“There is great power in this (South Africa’s hosting of Africa’s first FIFA World Cup). It is a time to present a different story of the African continent, a story of peace, democracy and investment,” the UN Secretary General told South Africa’s 2010 chief executive, Dr Danny Jordaan, in a meeting at Mr Ban’s UN offices in New York this week.
UN Secretary General fondly remembered his native Korea Republic
co-hosting Asia’s first FIFA World Cup with Japan in 2002 and said the
tournament was about far more than the 90 minutes on the pitch and was
an event which touched every corner of the globe.
the past conflicts in his own country, he said the game of football in
particular, above all other sports, unified people and built solidarity
and consensus – which he believed would be the case when South Africa
hosted the FIFA World Cup in June and July next year.
World Cup is a dream that began in 1994, the first year of our
democracy, and is part of our ongoing efforts as a nation to build
unity in our country,” Jordaan told the Secretary General.
an important week for the 2010 FIFA World Cup Organising Committee
South Africa, all members of the United Nations General Assembly this
week passed a resolution to endorse next year’s event in South Africa
as a platform for social development and peace across the African
Dr Jordaan thanked the UN Secretary General for his assistance in helping South Africa take the message of hope to the world.
is not just the absence of war. Peace is creating circumstances that
create hope. The legacy of this World Cup embarks on changing the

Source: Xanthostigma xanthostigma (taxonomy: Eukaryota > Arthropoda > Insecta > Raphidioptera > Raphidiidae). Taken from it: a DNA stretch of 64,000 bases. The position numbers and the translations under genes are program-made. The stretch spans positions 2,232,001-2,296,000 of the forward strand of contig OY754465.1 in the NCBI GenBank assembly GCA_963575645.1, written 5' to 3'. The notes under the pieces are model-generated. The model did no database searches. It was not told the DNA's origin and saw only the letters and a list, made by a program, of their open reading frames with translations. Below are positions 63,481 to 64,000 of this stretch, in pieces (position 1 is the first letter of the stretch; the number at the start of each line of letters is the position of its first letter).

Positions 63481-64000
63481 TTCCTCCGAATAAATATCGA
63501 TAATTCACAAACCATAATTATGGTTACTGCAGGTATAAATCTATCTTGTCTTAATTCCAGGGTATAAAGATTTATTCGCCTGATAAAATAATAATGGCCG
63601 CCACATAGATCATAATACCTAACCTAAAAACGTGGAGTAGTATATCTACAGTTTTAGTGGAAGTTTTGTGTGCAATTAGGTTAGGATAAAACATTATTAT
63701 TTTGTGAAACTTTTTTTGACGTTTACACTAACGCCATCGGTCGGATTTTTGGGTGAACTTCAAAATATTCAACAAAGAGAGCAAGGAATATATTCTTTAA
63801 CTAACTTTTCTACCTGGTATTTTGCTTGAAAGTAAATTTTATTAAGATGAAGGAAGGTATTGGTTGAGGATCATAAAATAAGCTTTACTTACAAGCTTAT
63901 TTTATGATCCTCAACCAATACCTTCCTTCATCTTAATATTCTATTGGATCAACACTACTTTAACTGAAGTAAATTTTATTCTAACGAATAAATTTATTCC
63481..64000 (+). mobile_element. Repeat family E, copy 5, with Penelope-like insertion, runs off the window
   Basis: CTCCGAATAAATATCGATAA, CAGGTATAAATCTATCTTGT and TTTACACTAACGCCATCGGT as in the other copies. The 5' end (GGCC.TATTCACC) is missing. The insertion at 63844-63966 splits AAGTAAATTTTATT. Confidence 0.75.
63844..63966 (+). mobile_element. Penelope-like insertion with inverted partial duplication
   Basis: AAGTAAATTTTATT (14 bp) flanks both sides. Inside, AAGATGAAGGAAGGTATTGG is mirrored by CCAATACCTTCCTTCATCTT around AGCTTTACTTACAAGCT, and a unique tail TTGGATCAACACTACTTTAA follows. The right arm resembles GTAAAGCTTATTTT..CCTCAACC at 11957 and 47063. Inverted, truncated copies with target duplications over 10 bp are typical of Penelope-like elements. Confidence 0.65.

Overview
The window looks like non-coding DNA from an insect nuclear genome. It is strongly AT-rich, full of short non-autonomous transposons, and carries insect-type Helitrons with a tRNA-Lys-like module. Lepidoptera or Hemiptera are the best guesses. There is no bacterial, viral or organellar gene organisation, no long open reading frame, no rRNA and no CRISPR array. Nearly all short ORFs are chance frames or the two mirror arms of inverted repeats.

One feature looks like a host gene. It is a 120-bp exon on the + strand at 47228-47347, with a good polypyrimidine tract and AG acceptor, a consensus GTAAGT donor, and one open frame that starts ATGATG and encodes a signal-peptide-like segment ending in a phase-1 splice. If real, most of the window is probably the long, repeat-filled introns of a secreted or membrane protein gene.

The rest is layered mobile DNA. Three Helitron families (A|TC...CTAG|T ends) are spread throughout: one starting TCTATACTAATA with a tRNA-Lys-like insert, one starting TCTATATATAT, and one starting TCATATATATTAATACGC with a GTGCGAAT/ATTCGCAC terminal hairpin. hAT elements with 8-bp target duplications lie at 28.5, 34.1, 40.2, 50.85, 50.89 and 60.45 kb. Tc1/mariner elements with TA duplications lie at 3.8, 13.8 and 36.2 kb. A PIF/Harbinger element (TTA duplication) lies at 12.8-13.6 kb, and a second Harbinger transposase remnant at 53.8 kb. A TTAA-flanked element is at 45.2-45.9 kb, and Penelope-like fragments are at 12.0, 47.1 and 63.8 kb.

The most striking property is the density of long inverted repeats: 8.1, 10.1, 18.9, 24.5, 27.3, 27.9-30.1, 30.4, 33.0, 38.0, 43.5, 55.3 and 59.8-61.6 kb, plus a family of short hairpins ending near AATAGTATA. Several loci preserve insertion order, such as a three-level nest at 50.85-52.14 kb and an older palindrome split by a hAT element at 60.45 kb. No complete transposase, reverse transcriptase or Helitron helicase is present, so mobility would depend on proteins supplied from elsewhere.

circumstances of many people through its social legacy projects, job
creation and advancements in telecommunications and infrastructure,” Dr
Jordaan said to Mr Ban during the meeting.
Jordaan invited Mr Ban to attend the 2010 FIFA World Cup next year and
later said at a media function at the South African Consulate in New
York it was important that the UN Secretary General attended the
UN Secretary General must not only come to the continent when there is
war, when he wants to talk about Darfur. He must come to Africa when
Africa celebrates, when Africa excels. When there is good news, he must
always be there,” said Dr Jordaan.
Africa’s Ambassador to the United Nations, Mr Baso Sangqu, said he was
very pleased with the support received for the country’s 2010 FIFA
World Cup efforts from the United Nations General Assembly.
resolution is the first of its kind and underpins the global support to
the commitment of South Africa to not just make this another sporting
event, but to ensure that it is based on the agenda for peace,
development and stability for Africa – in the hope that these benefits
will trickle through far beyond the final whistle. This resolution will
continue to energise and engage the United Nations to walk this path
with South Africa and Africa,” said Mr Sangqu.
than ever, we are beginning to see the legacy of this event take shape
and it is given more impact and impetus to have the endorsement of all
the 192 member states of the General Assembly,” said Dr Jordaan, who
made a 2010 update presentation to the UN’s General Assembly, with
emphasis on the legacy benefits of the tournament for the African